If a pet remains unable to relax using the above techniques, products to reduce the stress can be determined for use by your veterinarian. Some of the items can be given before the appointment, some at the start of the appointment. For example:

·        Anxiety medications, Clomicalm, Acepromazine, Fluoxetine or Trazadone

·        Natural products, Stress Away, Adaptil Spray (dog) or Feliway Spray(cat), or  Zylkene,

Veterinarians and their staff are here to help make each office visit a positive one for you and your pet.  If your pet is a handful going for his annual check up, talk to your veterinarian in advance about ways that they can help you and your pet have the best possible experience.

To your Pet’s good health,

 Dr. Barry

Information gathered from:


Jun 29, 2017 2:09:19 PM By Barry Miller stress free veterinary visits, Behavior,
Today is International Hug Your Cat Day. No matter what language you speak all cats speak pretty much the same language. While each cat has its own individual disposition and temperament, when it comes to body language, all cats communicate in essentially the same way! When you know what to look for, learning to interpret their message is not that difficult! As you become familiar with cat body language you will find a deeper bond develop between you and your cat. Lets start with a Test: if you want to show your cat that you trust them and you are non threatening slowly squint yours eyes and keep them half closed and don’t be surprised if they reciprocate. Staring at a cat can be interpreted by your cat as threatening.Read More
May 30, 2017 12:58:57 PM By Barry Miller cat, behavior, body language, Behavior,

The answer is Yes!

If you didn't know that answer please know you are not alone.

Novartis Animal Health, conducted research that found over half of pet owners aren't aware their pets can also spend the spring season feeling miserable thanks to pollens and other environmental allergens.

If you have ever experienced seasonal allergies you wouldn't wish it on any one, especially your pet!

Unfortunately changing seasons will often cause allergies to flare up and for some dogs, this also means the start of feeling absolutely miserable.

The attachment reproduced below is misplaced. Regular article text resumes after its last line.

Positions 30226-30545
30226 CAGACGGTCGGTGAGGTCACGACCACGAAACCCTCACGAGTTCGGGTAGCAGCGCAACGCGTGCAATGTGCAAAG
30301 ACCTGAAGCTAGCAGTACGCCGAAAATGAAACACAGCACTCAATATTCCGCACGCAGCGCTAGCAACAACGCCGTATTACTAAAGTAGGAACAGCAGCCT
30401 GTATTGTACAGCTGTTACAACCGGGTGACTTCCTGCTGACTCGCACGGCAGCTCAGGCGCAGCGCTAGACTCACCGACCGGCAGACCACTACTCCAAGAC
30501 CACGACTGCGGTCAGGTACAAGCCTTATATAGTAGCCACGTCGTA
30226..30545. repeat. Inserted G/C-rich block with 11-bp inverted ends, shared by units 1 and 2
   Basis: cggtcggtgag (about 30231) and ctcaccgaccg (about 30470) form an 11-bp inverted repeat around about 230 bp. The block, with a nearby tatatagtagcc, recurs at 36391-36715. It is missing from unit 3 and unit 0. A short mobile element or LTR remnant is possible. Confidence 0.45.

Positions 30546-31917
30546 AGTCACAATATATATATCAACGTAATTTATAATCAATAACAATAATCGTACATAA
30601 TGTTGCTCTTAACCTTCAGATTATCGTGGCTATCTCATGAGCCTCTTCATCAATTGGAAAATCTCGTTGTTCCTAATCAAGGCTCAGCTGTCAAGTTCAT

Seasonal allergies in dogs are referred to as Canine Atopic Dermatitis, or Canine Atopy, and make up one of the most common allergic skin diseases, second only to flea allergy dermatitis. This chronic skin disease is associated with an inflammatory allergic reaction that can be extremely uncomfortable to a dog and also alarming to its owner. It must be so frustrating for them, as a pet, to not be able to tell you.

"What happened to my dog's skin and why won't they stop itching?"

Canine Atopic Dermatitis occurs when allergens are absorbed, inhaled, or ingested through the dog’s skin. Once this happens, the immune system produces an antibody that releases chemicals that cause the skin to become inflamed and itchy.


  • Animal dander
  • Airborne pollens from grasses, weeds, trees, flowers
  • Mold spores
  • Dust mites

Since your pet is unable to tell you that they feel miserable and ask for some medicine. You will have to notice their behavioral changes and signs that they may be suffering from Atopic Dermatitis.


Extreme itchiness, rubbing, scratching and licking of sides, belly, groin, elbows. Watery runny eyes, scratching at and rubbing ears and face against furniture, carpet, and ground. Biting at the base of their tail. Licking and chewing feet and pads. Snoring due to a swollen throat and sneezing. These signs can lead to these symptoms

  1. Skin: Reddened, possibly with crusts or scales, odor
  2. Haircoat: Bald spots, brown discoloration from licking
  3. Ears: Waxy discharge, redness, odor
  4. Face: Reddened with hair loss on muzzle, chin, and areas around eyes
  5. Feet: Inflammation, redness, odor, brown discoloration from licking
  6. Secondary skin infections caused as the result of chewing and scratching